And in between all of that, I may have knitted a little something for Bean:
And then I knitted some more:
In the meantime, the heathens have discovered the joys of pulling carrots:
Now, if I can only convince them that pulling weeds is just as much fun…
Now that I’m nearly done with the crafting, it’s time for a week of cooking, baking, relaxing and family time.
It’s been a busy time around our house. Thanksgiving was a big success, the holiday decorations are up and we’re ready to settle into the Christmas season. Our November felt almost frantic, and after a few pregnancy driven melt-downs, I finally realized that something just had to give. Despite what my OCD says, I just can’t get everything done, all at once, all of the time. If I don’t ease up on the clangor of the running “to-do” list in my head, I’ll go bonkers.
Also, for reasons that will remain unmentioned (mostly because the amount of swear words I may use would bump this blog above its’ usual PG-13 rating), I’ve had to switch doctors for Bean. Changing OB’s more than half way through my pregnancy is not exactly what I wanted to be doing, but with both Bean’s and my health on the line, I need to have a little faith in the person who will be playing grown-up Operation on me in a few short months.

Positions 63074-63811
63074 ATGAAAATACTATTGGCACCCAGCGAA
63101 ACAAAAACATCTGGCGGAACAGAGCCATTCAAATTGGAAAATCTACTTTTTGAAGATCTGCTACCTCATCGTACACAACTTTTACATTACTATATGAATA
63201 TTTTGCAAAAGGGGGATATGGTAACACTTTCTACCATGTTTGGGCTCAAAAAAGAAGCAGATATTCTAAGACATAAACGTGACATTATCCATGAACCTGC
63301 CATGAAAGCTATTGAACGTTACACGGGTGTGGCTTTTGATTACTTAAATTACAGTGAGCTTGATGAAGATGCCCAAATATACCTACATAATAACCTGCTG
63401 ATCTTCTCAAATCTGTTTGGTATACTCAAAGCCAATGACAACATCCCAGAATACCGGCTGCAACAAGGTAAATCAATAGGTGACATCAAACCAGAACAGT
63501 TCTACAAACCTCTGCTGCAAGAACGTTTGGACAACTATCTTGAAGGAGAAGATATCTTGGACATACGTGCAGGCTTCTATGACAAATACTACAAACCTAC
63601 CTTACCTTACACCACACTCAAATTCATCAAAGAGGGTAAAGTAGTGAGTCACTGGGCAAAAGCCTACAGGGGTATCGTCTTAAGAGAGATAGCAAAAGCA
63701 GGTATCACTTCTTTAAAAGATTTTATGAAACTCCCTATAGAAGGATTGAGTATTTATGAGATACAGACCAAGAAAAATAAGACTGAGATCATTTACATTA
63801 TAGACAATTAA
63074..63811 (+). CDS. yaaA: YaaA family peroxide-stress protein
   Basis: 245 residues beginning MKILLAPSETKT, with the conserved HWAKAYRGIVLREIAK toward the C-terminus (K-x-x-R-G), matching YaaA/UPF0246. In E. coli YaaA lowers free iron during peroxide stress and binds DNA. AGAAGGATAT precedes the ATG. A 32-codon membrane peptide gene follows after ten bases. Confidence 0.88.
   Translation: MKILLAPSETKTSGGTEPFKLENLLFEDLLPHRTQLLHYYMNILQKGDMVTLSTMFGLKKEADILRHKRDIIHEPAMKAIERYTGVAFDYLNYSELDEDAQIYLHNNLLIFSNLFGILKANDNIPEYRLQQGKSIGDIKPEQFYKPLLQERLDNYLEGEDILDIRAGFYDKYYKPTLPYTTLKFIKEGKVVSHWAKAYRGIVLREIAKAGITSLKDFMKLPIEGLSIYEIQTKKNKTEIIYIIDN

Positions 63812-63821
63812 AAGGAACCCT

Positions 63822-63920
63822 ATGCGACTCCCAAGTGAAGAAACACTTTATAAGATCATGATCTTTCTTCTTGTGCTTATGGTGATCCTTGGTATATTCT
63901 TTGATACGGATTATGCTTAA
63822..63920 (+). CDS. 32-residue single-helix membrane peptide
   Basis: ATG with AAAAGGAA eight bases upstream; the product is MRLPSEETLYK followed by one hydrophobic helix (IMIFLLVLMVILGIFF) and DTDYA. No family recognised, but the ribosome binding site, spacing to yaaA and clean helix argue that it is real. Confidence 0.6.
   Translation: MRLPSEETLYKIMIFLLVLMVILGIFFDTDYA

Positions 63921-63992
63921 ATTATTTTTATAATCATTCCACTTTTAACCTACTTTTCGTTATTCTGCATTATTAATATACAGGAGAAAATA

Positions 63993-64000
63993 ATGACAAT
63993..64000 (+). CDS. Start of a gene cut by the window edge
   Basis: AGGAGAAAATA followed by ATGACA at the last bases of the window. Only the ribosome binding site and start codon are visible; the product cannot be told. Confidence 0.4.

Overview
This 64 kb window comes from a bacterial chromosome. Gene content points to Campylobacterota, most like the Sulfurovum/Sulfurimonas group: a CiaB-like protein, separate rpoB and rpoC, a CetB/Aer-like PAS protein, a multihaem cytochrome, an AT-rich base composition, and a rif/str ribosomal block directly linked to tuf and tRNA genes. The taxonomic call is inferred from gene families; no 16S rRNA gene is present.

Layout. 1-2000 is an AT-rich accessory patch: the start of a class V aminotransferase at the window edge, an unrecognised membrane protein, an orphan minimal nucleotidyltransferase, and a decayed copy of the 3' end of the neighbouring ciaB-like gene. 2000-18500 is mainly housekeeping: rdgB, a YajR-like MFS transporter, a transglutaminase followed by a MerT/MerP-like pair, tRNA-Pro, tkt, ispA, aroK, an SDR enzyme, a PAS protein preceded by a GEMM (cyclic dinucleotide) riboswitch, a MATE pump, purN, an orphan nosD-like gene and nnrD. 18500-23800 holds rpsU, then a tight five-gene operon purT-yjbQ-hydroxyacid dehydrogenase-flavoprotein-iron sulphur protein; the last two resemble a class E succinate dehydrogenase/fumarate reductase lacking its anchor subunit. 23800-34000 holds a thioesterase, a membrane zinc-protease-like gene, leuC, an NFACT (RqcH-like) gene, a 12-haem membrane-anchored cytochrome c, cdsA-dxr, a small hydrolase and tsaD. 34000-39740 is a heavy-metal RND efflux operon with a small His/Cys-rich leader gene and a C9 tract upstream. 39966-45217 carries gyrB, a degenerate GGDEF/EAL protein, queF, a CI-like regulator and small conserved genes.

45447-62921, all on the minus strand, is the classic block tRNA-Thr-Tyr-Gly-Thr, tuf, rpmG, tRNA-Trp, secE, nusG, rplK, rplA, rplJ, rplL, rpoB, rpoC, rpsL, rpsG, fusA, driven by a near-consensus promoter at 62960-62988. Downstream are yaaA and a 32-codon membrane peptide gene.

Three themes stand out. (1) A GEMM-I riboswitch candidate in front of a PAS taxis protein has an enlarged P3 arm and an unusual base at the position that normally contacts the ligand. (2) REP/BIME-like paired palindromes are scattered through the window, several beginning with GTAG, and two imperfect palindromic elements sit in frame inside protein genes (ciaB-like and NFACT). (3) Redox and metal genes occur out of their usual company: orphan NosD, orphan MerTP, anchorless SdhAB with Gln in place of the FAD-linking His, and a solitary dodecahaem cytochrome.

The past couple of weeks have been an exercise in slowing down. My husband and I are making a big effort to inject more calm, family time into our weeks and weekends, even if it is just 45 minutes to watch a Christmas special with the heathens. It also helps that Mom is back in town (yay!), so I’ve had a huge helping hand around the home front. We’ve baked cookies, shopped, wrapped presents and indulged in hours of Christmas movies and music. I still have to be in bed absurdly early, but that’s just because Bean likes to tap dance the second I’m horizontal…sleep is fitful when there’s a dance party in your stomach.
As for my homemade Christmas gift plan, I am still on track, even if I am knitting like I’m on speed. Assuming I can finish up all the projects that are still outstanding, I will have concocted hand-crafted Christmas gifts for almost every person in our family over the age of 10.
Once I finish my Christmas crafting bonanza, I’ll be free to start all things Baby. At some point, the reality that I’ll be giving birth soon will hit us, and we’ll finally have to do some important things…like find Bean a place to sleep, or buy even the first onesie.
But that’s a post-Christmas concern. For now, I’m going to make some hot chocolate, turn on my favorite Hallmark Christmas movies and relax.